COVID-19: 10 Things You Need to Know

CDC Coronavirus

What is COVID-19?

Coronavirus Disease 2019 (COVID-19) is an infectious disease first identified in Wuhan, a city in China.

Source: https://www.who.int/news-room/q-a-detail/q-a-coronaviruses

How does the New Coronavirus spread?

COVID-19 spreads through respiratory droplets produced when an infected person coughs or sneezes. An infected person is contagious during the incubation period (14 days).

Person-to-person is the main way the disease spreads, though touching infected surfaces or objects can also cause infection.

Source: https://www.cdc.gov/coronavirus/2019-ncov/about/transmission.html

Does It spread fast?

It spread faster than middle east respiratory syndrome (MERS) and severe acute respiratory syndrome (SARS), which are caused by different coronavirus. A significant difference is shown visually in the video below.

How can I protect myself?

Quarantine is one of the most important and effective precautions. China imposed a quarantine of more than 50 million people in an aggressive way: extended breaks for schools, business closed up, and people were limited from going outside. These measures worked great to turn the R0 (the number of additional people a person who is infected is likely to infect) of new corona virus to 0.5 from 4.08 in early January. A disease will decline if R0 is less than 1.

If no quarantine is required, you should stay home as long as possible. Below is a video simulating how COVID-19 is likely to spread in a school after the first infected person appears in 4 conditions:

  • No protection
  • Wearing mask
  • Wearing mask and sick people quarantined together
  • Wearing mask and students quarantined separately

Symptoms of the new coronavirus

The main symptoms of COVID-19 are fever (88%), fatigue, and dry cough (67.7%).

A few patients have symptoms such as nasal congestion, runny nose, and diarrhea.

Some cases only get low fever, mild fatigue, and no pneumonia.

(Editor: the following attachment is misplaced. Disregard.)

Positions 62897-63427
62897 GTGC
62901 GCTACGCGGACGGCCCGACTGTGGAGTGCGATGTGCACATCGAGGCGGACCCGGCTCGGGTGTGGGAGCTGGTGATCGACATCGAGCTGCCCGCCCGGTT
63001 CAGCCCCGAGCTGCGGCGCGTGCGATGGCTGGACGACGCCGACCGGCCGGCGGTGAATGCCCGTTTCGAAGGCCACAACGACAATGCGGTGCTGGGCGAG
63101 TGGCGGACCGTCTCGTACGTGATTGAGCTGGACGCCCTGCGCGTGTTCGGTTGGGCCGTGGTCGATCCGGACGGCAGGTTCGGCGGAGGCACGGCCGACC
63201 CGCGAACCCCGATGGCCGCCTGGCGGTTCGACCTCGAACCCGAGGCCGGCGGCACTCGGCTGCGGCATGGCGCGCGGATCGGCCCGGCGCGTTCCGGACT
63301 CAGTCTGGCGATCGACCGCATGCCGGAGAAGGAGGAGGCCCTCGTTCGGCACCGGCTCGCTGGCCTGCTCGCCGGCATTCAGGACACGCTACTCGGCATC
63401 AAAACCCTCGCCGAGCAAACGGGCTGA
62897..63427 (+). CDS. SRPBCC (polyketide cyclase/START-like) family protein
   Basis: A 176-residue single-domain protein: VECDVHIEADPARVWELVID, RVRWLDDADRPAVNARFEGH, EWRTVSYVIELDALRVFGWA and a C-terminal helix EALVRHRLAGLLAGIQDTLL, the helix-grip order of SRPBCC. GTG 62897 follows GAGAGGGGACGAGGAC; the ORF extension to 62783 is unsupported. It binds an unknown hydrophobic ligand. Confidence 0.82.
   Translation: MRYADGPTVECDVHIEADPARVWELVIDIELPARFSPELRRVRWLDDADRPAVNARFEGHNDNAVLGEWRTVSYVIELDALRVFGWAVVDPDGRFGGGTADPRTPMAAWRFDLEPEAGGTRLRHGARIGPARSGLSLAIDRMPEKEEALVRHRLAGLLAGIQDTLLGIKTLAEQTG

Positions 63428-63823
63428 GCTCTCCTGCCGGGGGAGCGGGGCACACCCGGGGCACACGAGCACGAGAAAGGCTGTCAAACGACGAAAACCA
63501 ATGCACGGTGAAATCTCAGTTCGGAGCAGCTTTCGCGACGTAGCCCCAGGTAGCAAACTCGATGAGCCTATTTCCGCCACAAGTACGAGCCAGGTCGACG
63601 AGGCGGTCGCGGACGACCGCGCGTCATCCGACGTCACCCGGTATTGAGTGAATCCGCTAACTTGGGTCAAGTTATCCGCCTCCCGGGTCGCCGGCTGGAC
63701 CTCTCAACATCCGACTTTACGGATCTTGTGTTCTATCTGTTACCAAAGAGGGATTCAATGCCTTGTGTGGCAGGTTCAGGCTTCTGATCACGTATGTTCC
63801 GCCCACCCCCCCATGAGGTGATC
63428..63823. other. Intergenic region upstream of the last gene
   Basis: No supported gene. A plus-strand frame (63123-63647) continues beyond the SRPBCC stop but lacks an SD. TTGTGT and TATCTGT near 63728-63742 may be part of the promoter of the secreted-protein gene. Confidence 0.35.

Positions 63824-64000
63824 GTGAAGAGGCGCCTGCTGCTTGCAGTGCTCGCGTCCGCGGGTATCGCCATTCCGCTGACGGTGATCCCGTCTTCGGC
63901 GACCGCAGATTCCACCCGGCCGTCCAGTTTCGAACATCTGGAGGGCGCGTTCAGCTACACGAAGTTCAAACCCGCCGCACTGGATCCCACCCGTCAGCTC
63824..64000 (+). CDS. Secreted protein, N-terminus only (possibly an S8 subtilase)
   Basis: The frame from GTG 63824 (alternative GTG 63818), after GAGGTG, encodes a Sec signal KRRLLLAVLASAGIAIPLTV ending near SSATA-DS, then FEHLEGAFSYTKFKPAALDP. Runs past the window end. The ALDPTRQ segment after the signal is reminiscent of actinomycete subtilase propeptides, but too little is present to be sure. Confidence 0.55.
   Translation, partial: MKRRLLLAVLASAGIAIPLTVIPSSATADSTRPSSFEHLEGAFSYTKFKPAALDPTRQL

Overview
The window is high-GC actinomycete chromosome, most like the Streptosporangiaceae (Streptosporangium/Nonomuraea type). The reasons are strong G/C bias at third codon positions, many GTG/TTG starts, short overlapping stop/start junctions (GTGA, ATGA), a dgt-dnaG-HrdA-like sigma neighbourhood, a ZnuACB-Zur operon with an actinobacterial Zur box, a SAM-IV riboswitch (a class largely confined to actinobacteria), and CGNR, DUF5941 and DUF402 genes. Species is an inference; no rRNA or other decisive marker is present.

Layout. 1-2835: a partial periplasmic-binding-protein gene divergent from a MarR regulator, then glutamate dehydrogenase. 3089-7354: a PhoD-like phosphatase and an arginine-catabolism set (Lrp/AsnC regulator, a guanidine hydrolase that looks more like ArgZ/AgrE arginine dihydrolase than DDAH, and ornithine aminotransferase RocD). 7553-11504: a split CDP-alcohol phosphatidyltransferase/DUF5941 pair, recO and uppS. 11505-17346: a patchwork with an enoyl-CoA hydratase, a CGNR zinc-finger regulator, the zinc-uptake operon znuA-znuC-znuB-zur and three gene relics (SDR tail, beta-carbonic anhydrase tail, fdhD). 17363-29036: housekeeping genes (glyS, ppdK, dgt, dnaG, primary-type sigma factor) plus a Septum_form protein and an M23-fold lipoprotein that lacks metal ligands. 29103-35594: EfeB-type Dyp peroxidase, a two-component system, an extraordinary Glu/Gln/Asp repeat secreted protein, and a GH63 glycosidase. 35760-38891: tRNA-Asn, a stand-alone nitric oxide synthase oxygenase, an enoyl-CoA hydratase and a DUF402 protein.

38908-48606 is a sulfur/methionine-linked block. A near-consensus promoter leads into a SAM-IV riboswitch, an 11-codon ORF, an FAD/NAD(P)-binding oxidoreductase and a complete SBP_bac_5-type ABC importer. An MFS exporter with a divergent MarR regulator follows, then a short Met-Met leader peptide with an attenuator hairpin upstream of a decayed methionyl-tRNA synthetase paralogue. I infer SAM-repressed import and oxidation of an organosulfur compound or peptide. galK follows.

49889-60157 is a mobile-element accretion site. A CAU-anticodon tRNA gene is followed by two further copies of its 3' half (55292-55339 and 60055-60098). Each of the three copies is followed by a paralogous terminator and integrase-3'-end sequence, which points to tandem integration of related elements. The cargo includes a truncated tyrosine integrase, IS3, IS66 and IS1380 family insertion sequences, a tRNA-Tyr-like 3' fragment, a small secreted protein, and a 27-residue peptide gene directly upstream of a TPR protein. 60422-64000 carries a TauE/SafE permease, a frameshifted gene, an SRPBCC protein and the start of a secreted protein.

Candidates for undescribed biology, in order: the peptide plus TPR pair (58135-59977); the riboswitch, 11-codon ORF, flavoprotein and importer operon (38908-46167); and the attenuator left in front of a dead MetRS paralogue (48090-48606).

The reason for less mucus or runny nose is that the symptoms are usually an upper respiratory tract infection (URTI), while new corona virus affects lower respiratory tract mostly.

Source: https://www.vox.com/2020/3/3/21161724/coronavirus-symptoms-covid-19-sars-cough-fever

I’ve been coughing for a while. Do I Have COVID-19?

If you have been coughing for more than 3 weeks, it’s less likely to be COVID-19. It is an acute disease with a cough and fever, which usually develops acutely within a few days.

The coughing accompanied by large amounts of mucus indicates a low likelihood of COVID-19 also, as large amounts of mucus are a manifestation of bacterial infection, especially when the mucus is yellow purulent sputum.

Surprisingly, only 4.8% of infected people had runny noses.

China’s aggressive measures have slowed the coronavirus. They may not work in other countries

Please refer to What to Do If You Are Sick With Coronavirus Disease 2019 (COVID-19) by Centers for Disease Control and Prevention (CDC).

Death rate

The death rate of COVID-19 (around 2.1%) is lower than SARS (9.6%) and MERS (34.4%), whereas the rate differs depending on age, gender, and the existence of comorbid medical conditions. More information is available in this post: Age, Sex, Existing Conditions of COVID-19 Cases and Deaths.

Should I wear a mask?

The CDC does not currently recommend using a mask to prevent healthy people from getting COVID-19.

The fact that healthy people do not need masks doesn’t mean that masks are useless. If you are in an epidemic area, or likely to come in contact with an infected person, masks can still greatly improve the protection. This is why masks should be worn by medical providers who face more infected people than normal.

Read Yes, it is worse than the flu: busting the coronavirus myths for more information about masks.

Am I in an epidemic area?

Please refer to the dynamic map Coronavirus COVID-19 Global Cases by Johns Hopkins CSSE to confirm the situation near you.

Coronavirus COVID 19 Global Cases By Johns Hopkins CSSE
Screenshot on 5th March 2020
Coronavirus COVID 19 Global Cases By Johns Hopkins CSSE
Screenshot on 25th March 2020